Arthur L. Horwich, Sterling Professor of Genetics and professor of pediatrics, a pioneer in the field of molecular chaperones and their role in protein folding in the cell and in neurodegeneration. His discoveries have advanced an understanding of the relevance of protein misfolding in diseases such as Alzheimer’s.

Gregory Huber, the Forst Family Professor of Political Science and chair of the political science department, who studies American politics and political economy. He is interested in understanding how interactions among the mass public and elites, political institutions, and policies explain important outcomes.

Akiko Iwasaki, the Waldemar Von Zedtwitz Professor Immunobiology and Molecular, Cellular, and Developmental Biology, and professor of epidemiology (infectious diseases), whose research focuses on the mechanisms of immune defense against viruses at the mucosal surfaces. Most recently, she has advanced understanding of SARS-CoV-2 and virus mutations.

Marcia K. Johnson, Sterling Professor Emeritus of Psychology, whose work has focused on memory and cognition, especially how complex memories are created, memory disorders, and the relation between emotion and cognition. She directs the Memory and Cognition Lab at Yale, which also studies cognition changes associated with aging.

Frederick J. Sigworth, professor of cellular and molecular physiology and biomedical engineering and of molecular biophysics and biochemistry, whose research centers on the structure and function of ion channels, which are central to many physiological processes. His laboratory is developing new computational and experimental methods for imaging membrane proteins in membranes.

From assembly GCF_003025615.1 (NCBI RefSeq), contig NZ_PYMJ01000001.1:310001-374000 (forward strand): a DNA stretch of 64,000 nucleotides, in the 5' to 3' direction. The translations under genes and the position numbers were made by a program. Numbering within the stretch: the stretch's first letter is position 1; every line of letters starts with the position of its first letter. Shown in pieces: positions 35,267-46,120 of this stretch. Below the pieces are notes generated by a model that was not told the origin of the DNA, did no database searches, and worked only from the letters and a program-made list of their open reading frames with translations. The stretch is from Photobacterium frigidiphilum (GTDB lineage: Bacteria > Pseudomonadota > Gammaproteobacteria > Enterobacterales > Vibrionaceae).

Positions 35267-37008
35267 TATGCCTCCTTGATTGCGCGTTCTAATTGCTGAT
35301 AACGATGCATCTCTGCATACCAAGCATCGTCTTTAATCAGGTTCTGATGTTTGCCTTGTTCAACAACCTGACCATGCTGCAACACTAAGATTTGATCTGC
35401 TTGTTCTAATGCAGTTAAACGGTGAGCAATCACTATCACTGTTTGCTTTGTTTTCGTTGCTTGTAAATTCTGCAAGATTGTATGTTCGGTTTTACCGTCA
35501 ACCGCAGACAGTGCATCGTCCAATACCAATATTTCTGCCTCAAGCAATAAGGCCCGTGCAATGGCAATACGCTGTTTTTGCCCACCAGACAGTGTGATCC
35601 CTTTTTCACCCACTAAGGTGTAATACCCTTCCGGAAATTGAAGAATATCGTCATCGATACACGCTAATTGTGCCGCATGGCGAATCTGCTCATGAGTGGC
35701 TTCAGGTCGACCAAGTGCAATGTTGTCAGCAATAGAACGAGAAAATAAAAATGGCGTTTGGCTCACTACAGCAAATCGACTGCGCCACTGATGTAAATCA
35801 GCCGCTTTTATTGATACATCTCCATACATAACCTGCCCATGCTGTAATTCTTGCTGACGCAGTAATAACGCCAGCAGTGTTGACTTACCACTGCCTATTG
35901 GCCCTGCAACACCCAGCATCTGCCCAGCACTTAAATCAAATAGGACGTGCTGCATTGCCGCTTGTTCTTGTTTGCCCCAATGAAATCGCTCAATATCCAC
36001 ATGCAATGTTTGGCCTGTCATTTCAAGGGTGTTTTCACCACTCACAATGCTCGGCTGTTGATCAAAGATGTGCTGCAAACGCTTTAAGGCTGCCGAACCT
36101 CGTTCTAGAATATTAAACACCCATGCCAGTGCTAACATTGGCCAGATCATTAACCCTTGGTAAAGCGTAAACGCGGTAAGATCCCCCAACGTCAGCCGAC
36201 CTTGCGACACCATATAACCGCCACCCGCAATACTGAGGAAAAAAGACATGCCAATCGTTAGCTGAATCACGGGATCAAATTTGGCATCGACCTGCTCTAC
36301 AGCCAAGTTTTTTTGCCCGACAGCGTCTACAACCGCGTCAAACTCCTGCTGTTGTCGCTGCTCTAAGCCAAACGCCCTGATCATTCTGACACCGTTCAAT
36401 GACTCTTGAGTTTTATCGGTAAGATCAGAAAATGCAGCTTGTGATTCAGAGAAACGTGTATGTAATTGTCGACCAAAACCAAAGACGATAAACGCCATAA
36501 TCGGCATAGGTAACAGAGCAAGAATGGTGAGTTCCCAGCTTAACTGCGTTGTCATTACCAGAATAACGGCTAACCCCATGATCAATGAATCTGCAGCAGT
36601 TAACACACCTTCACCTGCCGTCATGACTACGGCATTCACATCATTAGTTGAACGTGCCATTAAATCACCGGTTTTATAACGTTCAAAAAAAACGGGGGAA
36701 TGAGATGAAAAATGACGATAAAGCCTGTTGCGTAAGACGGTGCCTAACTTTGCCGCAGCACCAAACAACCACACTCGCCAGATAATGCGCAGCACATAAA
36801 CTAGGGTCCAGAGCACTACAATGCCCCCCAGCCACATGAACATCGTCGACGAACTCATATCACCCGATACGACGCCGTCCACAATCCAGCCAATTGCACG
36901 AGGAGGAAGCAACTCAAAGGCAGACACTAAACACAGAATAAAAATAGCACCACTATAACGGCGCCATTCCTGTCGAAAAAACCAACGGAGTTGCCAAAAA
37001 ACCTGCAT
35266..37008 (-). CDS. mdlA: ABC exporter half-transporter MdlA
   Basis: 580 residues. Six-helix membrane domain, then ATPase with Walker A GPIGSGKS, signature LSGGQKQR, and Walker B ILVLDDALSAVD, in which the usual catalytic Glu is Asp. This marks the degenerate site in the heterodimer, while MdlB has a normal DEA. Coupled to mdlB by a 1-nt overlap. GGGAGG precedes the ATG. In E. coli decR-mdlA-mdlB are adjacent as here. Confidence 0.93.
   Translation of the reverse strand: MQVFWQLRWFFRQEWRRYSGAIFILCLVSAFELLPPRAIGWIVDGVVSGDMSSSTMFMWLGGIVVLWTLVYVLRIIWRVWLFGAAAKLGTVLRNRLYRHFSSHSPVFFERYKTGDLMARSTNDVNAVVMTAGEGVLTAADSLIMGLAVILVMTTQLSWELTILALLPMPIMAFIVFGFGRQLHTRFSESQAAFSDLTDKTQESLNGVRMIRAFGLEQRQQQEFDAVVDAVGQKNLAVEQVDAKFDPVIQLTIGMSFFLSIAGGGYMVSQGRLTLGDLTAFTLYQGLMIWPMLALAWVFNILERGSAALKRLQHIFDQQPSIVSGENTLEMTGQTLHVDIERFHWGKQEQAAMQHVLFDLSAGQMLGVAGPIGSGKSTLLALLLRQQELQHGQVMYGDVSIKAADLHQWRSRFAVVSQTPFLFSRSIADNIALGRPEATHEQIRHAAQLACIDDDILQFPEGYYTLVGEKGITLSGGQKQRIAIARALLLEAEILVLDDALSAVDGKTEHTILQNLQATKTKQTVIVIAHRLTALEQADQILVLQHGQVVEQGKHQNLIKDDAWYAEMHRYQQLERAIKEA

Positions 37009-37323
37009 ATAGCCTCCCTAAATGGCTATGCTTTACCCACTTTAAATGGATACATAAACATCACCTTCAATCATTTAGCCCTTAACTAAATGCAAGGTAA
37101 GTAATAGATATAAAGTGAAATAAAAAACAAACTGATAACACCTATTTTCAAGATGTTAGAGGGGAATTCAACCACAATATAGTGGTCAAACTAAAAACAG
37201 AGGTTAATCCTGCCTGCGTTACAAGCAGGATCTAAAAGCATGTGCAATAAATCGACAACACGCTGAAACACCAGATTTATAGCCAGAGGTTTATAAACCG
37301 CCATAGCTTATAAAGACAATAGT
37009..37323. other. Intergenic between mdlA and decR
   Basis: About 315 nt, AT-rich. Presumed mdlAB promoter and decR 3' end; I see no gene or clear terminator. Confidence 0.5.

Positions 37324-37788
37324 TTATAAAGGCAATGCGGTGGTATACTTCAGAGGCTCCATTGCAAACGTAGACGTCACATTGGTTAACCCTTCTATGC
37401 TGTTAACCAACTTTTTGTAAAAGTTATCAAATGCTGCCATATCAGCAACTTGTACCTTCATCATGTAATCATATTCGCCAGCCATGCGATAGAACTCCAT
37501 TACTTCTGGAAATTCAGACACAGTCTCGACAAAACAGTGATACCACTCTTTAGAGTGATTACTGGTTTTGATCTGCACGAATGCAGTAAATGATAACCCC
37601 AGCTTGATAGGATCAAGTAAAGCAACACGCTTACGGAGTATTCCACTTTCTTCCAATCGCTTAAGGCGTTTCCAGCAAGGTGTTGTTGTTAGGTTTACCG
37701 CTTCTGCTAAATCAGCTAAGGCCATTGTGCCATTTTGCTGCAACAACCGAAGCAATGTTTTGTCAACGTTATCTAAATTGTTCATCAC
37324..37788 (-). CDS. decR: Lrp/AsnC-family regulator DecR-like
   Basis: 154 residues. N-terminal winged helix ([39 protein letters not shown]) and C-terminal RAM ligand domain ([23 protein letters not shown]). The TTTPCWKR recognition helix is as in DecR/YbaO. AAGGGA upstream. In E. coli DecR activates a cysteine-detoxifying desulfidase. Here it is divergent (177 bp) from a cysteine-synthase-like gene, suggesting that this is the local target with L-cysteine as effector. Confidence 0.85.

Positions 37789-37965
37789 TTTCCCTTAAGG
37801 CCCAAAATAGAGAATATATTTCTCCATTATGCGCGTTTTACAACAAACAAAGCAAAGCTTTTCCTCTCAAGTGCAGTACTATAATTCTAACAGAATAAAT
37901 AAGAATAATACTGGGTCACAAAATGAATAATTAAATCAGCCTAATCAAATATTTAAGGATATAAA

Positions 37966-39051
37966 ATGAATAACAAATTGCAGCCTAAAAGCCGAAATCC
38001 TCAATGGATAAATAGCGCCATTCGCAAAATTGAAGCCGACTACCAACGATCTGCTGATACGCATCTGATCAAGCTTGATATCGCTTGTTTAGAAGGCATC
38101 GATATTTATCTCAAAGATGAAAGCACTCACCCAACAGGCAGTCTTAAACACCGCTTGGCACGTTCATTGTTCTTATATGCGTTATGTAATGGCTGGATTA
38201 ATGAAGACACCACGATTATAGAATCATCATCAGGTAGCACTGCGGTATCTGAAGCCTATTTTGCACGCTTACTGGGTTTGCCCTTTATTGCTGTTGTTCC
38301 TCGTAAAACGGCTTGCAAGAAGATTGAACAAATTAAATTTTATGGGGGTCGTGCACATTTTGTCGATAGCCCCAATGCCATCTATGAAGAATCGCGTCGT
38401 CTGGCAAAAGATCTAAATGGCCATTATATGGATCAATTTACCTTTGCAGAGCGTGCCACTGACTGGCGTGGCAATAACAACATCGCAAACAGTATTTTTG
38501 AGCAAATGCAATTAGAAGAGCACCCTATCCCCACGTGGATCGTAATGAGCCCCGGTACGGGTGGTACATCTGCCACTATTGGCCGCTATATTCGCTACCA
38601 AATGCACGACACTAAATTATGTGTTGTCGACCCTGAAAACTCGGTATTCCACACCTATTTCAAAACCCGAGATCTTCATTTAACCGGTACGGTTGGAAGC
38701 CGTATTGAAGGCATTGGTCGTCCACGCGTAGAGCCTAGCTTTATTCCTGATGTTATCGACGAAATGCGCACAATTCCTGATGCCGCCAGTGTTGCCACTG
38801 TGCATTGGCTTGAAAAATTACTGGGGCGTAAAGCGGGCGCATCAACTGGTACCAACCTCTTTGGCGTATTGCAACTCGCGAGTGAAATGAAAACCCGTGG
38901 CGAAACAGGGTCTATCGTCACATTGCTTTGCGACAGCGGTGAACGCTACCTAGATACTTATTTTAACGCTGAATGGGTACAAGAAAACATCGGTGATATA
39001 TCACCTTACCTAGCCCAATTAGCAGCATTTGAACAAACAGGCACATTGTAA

Daniel A. Spielman, Sterling Professor of Computer Science and professor of statistics and data science and of mathematics, whose broad research interests include the development of fast algorithms for large computational problems often found in machine learning, scientific computing, and optimization. He was awarded a MacArthur Fellowship for this work and most recently won the Held Prize for helping solve a theoretical problem that mathematicians had been working on for decades.

Kathryn Tanner, the Frederick Marquand Professor of Systematic Theology, whose research relates the history of Christian thought to contemporary issues of theological concern using social, cultural, and feminist theory. One of her contributions was to illuminate the role that Christian faith and practice can have on the global economic system.

Ebonya L. Washington, the Samuel C. Park Jr. Professor of Economics, who specializes in public finance and political economy with research interests in the interplay of race, gender, and political representation. She also studies behavioral motivations and consequences of political participation and the processes through which low-income Americans meet their financial needs.

Joining the Yale faculty members as new members are such noted individuals as neurosurgeon and CNN medical correspondent Sanjay Gupta; playwright, screenwriter, and actor Suzan-Lori Parks; songwriter and performer Robbie Robertson; atmospheric scientist Anne Thompson; and media entrepreneur and philanthropist Oprah Winfrey. Benjamin Franklin was elected a member in 1781, and since then other honorees have included Alexander Hamilton, Ralph Waldo Emerson, Charles Darwin, Margaret Mead, Martin Luther King Jr., Anthony Fauci, Antonin Scalia, and Anna Deavere Smith.